This may come as a surprise, especially when we’re hearing the antithesis of the statement ahead so often, that we’ve considered it to be the gospel truth. According to a recent study, meditation, which is widely known for being the ultimate treatment for all mental health issue, may not be the most pleasant experience for everyone. The scientists who carried out this study also advocated more studies in this manner to get to the bottom of this issue. The group of researchers from University College London said that more than a quarter of people who meditated regularly had a 'particularly unpleasant' psychological experience related to the practice, including feelings of fear and distorted emotions.
"These findings point to the importance of widening the public and scientific understanding of meditation beyond that of a health-promoting technique," said Marco Schlosser, a researcher at UCL. "Very little is known about why, when, and how such meditation-related difficulties can occur: more research is now needed to understand the nature of these experiences," Schlosser said in a statement.
"When are unpleasant experiences important elements of meditative development, and when are they merely negative effects to be avoided?" he said.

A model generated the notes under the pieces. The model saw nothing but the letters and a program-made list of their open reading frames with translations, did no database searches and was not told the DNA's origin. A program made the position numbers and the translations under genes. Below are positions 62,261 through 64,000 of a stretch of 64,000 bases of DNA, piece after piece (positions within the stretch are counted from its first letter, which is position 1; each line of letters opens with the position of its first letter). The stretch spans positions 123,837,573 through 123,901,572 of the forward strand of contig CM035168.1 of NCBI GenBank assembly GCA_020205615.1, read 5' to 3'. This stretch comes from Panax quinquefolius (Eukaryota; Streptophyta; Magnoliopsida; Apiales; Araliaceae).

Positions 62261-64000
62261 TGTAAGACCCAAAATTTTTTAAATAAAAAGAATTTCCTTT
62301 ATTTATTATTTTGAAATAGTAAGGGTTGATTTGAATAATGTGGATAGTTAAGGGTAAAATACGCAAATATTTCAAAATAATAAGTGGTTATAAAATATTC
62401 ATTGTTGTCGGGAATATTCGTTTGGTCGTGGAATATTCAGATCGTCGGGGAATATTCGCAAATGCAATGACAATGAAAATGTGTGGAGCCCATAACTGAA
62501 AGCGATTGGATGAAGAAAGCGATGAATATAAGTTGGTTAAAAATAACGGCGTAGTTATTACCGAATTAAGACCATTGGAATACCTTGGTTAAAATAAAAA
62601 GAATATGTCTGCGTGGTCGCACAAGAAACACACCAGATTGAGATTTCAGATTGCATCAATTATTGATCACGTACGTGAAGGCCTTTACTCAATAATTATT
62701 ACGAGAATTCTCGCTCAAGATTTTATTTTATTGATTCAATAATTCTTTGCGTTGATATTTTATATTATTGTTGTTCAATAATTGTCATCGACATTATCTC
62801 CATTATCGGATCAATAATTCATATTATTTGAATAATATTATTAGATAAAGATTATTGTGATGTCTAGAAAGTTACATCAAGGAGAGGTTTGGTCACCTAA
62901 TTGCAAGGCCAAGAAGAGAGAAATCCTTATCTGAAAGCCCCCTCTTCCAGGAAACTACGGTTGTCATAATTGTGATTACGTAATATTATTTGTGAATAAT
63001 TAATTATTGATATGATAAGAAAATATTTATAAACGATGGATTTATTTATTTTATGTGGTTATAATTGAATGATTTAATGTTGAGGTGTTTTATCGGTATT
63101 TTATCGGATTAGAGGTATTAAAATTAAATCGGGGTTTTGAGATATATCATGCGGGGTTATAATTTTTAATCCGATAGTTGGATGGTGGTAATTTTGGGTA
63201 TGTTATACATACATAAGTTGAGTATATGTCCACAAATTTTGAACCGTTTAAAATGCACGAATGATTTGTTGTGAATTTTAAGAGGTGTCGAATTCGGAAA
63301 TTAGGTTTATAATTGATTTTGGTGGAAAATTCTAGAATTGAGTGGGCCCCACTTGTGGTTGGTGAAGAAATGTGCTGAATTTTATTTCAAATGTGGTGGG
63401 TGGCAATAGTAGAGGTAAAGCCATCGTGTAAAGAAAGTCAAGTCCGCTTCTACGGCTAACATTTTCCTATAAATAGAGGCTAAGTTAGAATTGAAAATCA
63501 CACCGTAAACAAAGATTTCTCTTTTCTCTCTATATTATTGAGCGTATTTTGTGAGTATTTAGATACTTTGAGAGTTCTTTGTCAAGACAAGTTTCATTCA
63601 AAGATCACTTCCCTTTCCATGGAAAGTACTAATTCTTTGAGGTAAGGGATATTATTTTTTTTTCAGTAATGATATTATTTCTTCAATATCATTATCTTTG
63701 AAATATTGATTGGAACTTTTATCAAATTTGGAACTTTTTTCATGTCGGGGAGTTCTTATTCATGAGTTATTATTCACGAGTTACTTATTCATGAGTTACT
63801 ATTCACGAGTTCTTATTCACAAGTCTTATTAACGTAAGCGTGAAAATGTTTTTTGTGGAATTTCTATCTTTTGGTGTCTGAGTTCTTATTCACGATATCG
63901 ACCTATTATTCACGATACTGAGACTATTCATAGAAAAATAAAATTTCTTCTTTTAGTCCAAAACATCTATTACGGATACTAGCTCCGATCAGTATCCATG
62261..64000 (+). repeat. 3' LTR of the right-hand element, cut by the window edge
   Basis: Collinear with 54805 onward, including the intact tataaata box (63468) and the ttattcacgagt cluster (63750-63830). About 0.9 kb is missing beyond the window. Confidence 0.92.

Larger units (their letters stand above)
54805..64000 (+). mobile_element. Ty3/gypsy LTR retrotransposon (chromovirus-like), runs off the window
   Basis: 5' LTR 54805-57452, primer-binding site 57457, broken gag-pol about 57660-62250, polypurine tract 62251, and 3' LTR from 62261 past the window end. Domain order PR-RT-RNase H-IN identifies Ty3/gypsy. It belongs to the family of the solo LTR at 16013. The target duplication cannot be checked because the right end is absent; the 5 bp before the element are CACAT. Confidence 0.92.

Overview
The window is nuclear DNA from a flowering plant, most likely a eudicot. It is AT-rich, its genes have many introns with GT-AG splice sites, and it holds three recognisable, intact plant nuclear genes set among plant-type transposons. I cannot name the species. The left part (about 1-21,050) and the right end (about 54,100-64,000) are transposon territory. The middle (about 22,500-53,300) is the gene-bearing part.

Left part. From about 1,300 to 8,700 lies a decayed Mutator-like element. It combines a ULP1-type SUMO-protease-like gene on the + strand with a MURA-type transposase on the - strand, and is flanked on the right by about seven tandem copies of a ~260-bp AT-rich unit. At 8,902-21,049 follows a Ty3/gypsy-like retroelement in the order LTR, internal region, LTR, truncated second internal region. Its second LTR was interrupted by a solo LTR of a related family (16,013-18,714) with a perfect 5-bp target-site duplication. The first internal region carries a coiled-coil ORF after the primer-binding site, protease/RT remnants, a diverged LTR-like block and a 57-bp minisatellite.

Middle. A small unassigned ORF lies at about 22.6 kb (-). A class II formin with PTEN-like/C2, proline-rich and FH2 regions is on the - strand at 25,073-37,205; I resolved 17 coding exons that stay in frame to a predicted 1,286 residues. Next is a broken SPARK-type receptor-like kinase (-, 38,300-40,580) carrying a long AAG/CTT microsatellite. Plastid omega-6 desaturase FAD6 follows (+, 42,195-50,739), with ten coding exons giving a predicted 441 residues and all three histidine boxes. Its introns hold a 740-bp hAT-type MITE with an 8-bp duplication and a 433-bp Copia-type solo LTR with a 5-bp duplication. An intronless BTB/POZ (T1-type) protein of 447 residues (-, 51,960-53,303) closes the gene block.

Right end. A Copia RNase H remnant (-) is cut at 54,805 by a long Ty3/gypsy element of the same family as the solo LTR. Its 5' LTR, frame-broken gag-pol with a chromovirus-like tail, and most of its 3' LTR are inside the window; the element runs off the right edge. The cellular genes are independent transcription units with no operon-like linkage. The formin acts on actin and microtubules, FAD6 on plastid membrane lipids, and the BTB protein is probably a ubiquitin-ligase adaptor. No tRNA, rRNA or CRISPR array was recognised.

The research was conducted along with a research group at Witten/Herdecke University in Germany, and the University of Ljubljana in Slovenia was triggered by a limited but growing number of research reports and case studies, which indicate psychologically unpleasant experiences can occur during meditative practice.
Apart from that traditional Buddhist texts were also referred to for more details. Of the 1,232 participants, 25.6 percent indicated that they had previously encountered particularly unpleasant meditation-related experiences.
More people, 29.2 percent, who practiced only deconstructive types of meditation reported a particularly unpleasant experience, compared to 20.3 percent who only engaged in other meditation types. About 29 percent of those who had been on a meditation retreat (at any point in life) had a particularly unpleasant experience, compared with 19.6 percent, who had never been on a retreat.
"Most research on meditation has focussed on its benefits, however, the range of meditative experiences studied by scientists needs to be expanded. It is important at this point not to draw premature conclusions about the potential negative effects of meditation," Schlosser said. Researchers acknowledged a number of limitations in the study.
The study only asked one question to capture the prevalence of particularly unpleasant meditation-related experiences. The data does not provide any indication of the exact type of experiences or their severity and impact. The study did not assess possible pre-existing mental health problems, which could have confounded the prevalence estimate of particularly unpleasant meditation-related experiences.
The data also do not allow researchers to clearly infer whether meditation caused these experiences.